Hopefully, by now you have a huge red circle around the date October 20, 2013, and have made plans to attend the Comanche County Historical Museum’s arrowhead unveiling and fundraiser. It takes quite a budget to operate anything anymore, and the museum is certainly no exception. Museum volunteers will be serving Henry Adcock homemade pies along with the other finger foods for which the museum is known.
Apparently, Lewis and Myrt Shanks touch many lives and were very instrumental in teaching others about Native American custom as well as about the world of nature in general. Today, reenactor and living history expert, Cris Bloyd, relates memories of Mr. and Mrs. Shanks whose collection museum directors will be unveiling on the 20th.
Lewis and Myrt Shanks were a very positive influence on me when I was a young boy. Sam Huffman and I practically grew up in their home – spending all of our tree time hunting or fishing with Lewis. Lewis coached us youngsters on shooting and how to set a trot line. One of his rules was that we had to eat whatever we shot except for jack rabbits, which were only good for dog food. Myrt would freeze our dove, quail, squirrel, and deer for a yearly “game supper.” She cooked our harvest and invited other church members to join our feast. Myrt and Lewis were two of the most hospitable people God ever created. No one was ever turned away from their home.
Lewis’ knowledge of Indian artifacts was endless. He never tired of studying arrowheads and other stone pieces that he and Myrt found on their farm.
He’s say, “Now Cris, this one type of arrowhead was shafted in something stouter than wood. I think it was set in a bone socket. Nearly every one you find like this is broken n the same place. Notice how it doesn’t have any flutes to tie it to a wooden shaft.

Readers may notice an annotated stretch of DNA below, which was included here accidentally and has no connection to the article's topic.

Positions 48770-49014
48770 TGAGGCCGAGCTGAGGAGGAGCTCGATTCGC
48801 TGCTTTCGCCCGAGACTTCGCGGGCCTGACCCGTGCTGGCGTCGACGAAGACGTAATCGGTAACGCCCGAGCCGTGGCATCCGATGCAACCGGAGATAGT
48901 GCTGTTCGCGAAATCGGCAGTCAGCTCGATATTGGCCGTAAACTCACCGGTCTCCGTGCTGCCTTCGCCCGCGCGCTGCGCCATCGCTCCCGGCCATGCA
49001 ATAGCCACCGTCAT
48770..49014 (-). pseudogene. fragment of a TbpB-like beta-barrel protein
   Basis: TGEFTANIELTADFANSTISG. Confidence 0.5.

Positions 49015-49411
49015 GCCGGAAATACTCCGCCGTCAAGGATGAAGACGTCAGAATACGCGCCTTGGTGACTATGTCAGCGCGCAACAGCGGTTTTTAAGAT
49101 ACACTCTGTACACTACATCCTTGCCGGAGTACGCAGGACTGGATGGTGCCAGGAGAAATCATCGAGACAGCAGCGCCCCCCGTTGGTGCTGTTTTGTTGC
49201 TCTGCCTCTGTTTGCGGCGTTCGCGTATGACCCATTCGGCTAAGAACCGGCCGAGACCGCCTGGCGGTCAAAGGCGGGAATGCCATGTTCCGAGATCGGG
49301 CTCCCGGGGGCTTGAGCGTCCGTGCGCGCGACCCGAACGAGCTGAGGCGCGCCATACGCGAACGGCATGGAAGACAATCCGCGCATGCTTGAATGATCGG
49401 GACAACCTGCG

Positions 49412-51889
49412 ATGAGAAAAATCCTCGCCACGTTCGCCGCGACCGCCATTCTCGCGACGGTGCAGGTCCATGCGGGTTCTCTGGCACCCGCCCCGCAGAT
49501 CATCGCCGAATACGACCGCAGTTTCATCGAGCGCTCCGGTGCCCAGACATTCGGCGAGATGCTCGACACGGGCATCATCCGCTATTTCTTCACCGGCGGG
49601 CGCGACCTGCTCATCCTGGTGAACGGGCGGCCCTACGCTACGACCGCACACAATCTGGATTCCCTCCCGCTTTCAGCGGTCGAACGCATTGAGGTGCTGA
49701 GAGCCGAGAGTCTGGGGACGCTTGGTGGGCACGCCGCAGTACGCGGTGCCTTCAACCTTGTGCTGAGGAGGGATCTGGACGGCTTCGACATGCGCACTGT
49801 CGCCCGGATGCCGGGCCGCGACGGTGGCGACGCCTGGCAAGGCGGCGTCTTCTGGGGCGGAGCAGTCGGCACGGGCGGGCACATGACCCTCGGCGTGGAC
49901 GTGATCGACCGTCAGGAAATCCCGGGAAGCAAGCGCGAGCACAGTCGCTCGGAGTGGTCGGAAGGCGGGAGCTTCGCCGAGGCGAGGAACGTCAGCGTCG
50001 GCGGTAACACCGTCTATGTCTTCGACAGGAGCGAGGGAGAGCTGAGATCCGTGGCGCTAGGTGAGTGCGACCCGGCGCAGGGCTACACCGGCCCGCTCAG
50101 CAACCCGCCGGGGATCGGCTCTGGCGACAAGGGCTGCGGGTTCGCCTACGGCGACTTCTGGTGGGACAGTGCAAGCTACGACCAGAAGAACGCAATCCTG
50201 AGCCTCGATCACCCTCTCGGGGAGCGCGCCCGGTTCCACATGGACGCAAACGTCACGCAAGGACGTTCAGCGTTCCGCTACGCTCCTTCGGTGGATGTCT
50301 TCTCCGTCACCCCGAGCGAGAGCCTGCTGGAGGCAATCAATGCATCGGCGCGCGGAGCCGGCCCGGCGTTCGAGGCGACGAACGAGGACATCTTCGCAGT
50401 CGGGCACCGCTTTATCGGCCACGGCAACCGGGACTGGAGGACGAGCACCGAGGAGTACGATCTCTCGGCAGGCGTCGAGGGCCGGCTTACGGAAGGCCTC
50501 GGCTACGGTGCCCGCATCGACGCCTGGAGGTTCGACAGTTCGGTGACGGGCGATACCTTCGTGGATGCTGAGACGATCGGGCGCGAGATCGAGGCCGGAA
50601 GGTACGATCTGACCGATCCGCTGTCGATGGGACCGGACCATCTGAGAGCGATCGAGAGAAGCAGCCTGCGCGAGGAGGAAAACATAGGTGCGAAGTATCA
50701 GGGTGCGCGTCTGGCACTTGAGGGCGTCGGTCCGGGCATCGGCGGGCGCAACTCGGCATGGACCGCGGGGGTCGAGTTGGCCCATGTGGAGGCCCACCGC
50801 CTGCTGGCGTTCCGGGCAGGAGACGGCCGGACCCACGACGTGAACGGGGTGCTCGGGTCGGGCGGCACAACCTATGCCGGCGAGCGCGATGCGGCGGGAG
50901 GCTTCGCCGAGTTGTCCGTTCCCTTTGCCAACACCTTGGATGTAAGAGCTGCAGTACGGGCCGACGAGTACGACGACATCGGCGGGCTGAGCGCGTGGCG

“Now, see these notches hacked in this one…some Comanche picked it up and did that so he could tie it onto an arrow shaft. I think by the time the Comanches came to this country, there were enough old arrowheads lying around that they didn’t have to make any.”
Lewis told me that years ago Comanche County had been full of Spanish artifacts. He remembered, as a young man, seeing old helmets and breastplate armor lying in a creek bottom.
He said, “That was just junk to folks back then…they dammed that creek for a lake with that old armor still lying at the bottom of the creek.”
Lewis said that over the years he had found every known type of stone artifact except a flint fish hook. He estimated that nine different Native American cultures had camped on his farm at some time.
When Lewis wasn’t hunting arrowheads, he was trying to piece together the pieces he had found. No partial was ever discarded. He even tried his hand at carving arrowheads himself. A professor of Archeology visited him one day to see his collection. One arrowhead really caught his attention and after examining it for some time, he told Lewis that, in his best estimate, the piece in question had been made about 500 AD. Lewis just smiled – this particular arrowhead was one he had made just two weeks before.
Indian artifacts and culture was such a part of Lewis Shanks that he could even tell if the person who made an arrowhead had been left or right handed. He told me that he had found several examples of arrowheads that had been made by predominately left handed craftsmen.
He said, “Cris, I guess this one tribe was sort of like the Benjamites in the Bible, all left handed.
Be sure to come see us on October 20!